From my recent media work, in collaboration across many industries and academia, where there is much to be learned from the scientific work of others, we now know that McLuhan was more right than he himself knew. He said the medium itself was more powerful than the messages which came through the media. He was referring to television and never claimed to have seen the digital future we now live in. And yet latest evidence about digital media shows that McLuhan’s concept is proven right in media he never anticipated.
The latest evidence is that the forced conventions of scrolling, mouse control, skippable and unskippable ads, relentlessness of ads begging for attention, has caused the constraining of attention windows: digital media users fall into a pattern of giving only a second or two of attention to ads they do not ignore entirely. This is quite different from television, where under ideal circumstances of ad-context resonance, 15 seconds of immersive attention can occur, when the viewer’s subconscious motivations resonate with the ad’s subconscious motivators.
So our present external world has taken a very strong hand in your life and mine so far. It will take a lot of metacognition, introspection with concentration, for you to bring on the Observer state in your own castle. The state in which you can intuitively catch yourself thinking something for which you actually have no compelling evidence, but thinking that way has become habitual to you. And what you have been taking to be your very own self when you take your own counsels internally, is actually the residue of all of the imprints that have been made on you by the horde of stimuli you have experienced.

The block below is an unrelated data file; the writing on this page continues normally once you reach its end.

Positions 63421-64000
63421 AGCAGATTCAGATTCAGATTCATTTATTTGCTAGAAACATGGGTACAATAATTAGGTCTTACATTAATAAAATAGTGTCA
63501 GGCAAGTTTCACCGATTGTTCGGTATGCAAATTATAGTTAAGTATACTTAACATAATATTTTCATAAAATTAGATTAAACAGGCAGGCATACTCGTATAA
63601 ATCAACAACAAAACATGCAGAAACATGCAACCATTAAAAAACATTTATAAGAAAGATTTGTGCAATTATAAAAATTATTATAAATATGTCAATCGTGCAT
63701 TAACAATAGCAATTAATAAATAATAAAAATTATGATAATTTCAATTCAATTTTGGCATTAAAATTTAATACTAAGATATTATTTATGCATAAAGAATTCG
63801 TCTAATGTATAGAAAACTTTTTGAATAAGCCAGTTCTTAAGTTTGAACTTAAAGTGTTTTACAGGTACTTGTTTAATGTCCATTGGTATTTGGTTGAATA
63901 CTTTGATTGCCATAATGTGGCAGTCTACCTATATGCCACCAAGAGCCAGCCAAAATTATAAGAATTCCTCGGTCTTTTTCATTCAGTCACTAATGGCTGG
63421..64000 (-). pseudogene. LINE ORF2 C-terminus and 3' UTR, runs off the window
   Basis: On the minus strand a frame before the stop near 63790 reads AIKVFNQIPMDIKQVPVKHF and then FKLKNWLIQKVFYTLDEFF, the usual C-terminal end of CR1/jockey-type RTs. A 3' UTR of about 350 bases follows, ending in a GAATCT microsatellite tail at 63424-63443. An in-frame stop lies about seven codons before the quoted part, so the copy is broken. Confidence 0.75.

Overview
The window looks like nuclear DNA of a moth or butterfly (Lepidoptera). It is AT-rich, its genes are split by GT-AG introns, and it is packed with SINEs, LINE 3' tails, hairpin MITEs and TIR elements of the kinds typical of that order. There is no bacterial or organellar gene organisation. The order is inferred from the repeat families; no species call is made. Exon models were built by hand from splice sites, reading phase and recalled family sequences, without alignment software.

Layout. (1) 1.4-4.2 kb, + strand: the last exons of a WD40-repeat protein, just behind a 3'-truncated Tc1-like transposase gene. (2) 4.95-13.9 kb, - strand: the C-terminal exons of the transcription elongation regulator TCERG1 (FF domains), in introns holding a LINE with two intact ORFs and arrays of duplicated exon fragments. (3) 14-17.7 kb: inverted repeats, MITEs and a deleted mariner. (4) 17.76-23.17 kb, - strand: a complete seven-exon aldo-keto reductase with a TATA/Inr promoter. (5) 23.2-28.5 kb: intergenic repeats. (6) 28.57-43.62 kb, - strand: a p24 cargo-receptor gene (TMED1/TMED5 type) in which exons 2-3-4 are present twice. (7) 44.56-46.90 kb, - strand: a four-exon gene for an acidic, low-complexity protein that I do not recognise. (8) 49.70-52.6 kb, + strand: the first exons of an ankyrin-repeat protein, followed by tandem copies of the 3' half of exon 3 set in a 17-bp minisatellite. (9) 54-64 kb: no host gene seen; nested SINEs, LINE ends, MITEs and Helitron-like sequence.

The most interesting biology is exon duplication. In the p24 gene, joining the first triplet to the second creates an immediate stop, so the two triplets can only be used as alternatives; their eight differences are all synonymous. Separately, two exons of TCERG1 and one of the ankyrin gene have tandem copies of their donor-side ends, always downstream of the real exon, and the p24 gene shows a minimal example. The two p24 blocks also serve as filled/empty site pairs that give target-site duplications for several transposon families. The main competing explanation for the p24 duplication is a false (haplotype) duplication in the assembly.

Clearing out excessive other-directedness from your self is a form of purifying the mind. This purification is central to all of Eastern philosophy. Most of what is generally taken as mysticism is actually codified metacognition, using metaphors recognizable and meaningful in those cultures. Even astrology started as a way of evoking metacognition.
This is another example of how our society shapes us. I just wrote “even astrology” because it is a subject that has been denigrated in our present society. And even I follow society’s rules. I just understand what I am doing and why I am doing it, rather than playing a programmed set of roles, and not even realizing that I actually have a true self underneath all the roles. Realizing your true self from the inside is a freeing experience, and leads to a life living at least sometimes in the Flow state, the state of continuous impregnable happiness and effectiveness, bringing forth your unique gifts to the world.
Allocating just twenty minutes a day to studying yourself objectively (the socially acceptable term is “meditation”) is guaranteed to improve your life, even if it’s already perfect. You don’t have to sit in a specific position. The main point is to observe your self, observe the workings of your mind. Stay on it, don’t get distracted from it. Watch what is going on in your mind as you unwind. What do you start thinking about first. Why that?
As soon as you realize you’ve been distracted, go back to the task. Have a way of taking ultra-brief notes – key phrases that will bring you back to where you just were. That way you can go on having revelations without worrying about remembering the ones you had a moment before.
Don’t filter things out that you feel like writing down because they might seem obvious to others. You are the only one who will ever see these notes. Unless you decide to publish some of them. Don’t do editing during metacognition, editing is for later. Metacognition is reconnaissance, the Observer state, assimilation of implications can come later, hence the notes.
Love to all,